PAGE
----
Nigerian businessman Walter Wagbatsoma, 47, was on Wednesday sentenced to three years and six months imprisonment for money laundering in the United Kingdom.
Wagbatsoma was also disqualified from being a company director for six years.
According to Lincolnshire police, he fraudulently obtained funds in the UK and where laundered through an account in Dubai under the control of a co-conspirator Oluwatoyin Allison, a UK national who was convicted in his absence at an earlier trial in April 2017 and sentenced to seven years imprisonment.
The funds were then transferred to Wagbatsoma’s account in the UK.
Following a trial at Leicester Crown Court a thirteenth defendant has been convicted of conspiracy to launder money in an international fraud and money laundering investigation.
This investigation was conducted by Lincolnshire Police Economic Crime Unit under Operation Tarlac, in which over £12m was defrauded from public bodies including hospital trusts, housing associations and councils around the UK.
Walter Wagbatsoma, 47, was originally detained on a European Arrest Warrant in June 2016 whilst travelling through Germany. He was extradited soon afterwards and charged with conspiring with others to launder the proceeds of fraud through his business interests in the UK.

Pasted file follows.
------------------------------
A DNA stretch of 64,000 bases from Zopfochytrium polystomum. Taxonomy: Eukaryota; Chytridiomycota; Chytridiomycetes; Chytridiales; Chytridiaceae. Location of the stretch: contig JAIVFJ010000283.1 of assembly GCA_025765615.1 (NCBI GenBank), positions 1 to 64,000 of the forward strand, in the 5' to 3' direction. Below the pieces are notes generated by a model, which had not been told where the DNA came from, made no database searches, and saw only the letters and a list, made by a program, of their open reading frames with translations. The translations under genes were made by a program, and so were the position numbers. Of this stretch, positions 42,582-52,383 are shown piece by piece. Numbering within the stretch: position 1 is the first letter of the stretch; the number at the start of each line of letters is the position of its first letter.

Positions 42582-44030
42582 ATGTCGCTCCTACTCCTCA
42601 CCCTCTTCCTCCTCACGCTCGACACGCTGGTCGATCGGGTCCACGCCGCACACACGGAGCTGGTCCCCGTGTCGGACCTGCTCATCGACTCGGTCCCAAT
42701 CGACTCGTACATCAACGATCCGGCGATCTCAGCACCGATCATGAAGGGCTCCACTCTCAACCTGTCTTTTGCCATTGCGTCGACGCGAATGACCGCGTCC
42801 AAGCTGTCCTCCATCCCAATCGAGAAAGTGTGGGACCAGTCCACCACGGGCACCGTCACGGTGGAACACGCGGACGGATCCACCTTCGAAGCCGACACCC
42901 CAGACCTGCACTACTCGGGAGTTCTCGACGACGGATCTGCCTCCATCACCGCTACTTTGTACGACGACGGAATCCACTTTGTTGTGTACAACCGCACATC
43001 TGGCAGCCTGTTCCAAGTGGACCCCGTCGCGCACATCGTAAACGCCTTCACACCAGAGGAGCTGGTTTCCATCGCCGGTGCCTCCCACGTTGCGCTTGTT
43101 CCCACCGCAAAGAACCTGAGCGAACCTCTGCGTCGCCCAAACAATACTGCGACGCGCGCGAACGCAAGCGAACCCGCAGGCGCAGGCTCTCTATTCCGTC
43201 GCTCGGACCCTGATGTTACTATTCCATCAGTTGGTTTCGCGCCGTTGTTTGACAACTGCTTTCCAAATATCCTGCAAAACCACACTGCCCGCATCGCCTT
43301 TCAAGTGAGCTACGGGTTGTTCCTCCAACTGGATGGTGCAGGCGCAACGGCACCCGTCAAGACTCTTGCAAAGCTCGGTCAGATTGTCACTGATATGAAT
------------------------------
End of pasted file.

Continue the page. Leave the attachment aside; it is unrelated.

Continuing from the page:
Wagbatsoma, an oil and gas businessman, was on trial in Nigeria at the time of his arrest for his part in a £1.9 billion oil subsidy fraud for which he was convicted and sentenced in his absence to 10-years imprisonment in January last year.
This is the third criminal trial for this operation and follows the successful conviction of 12 other defendants in the investigation which began with a complaint of fraud from Lincolnshire Partnership Foundation Trust in September 2011, in which £1.28m was fraudulently obtained by the gang.
Subsequently, a further 20 linked offences was identified resulting in losses of £12.6m.
After a four-year investigation, those convicted have received prison sentences in excess of 50-years and proceedings are underway to recover the gains of the conspiracy under the Proceeds of Crime Act.
This is to make sure that victims can in some way be recompensed for what the Judge described as a “sophisticated and widespread fraud in its conception and execution.”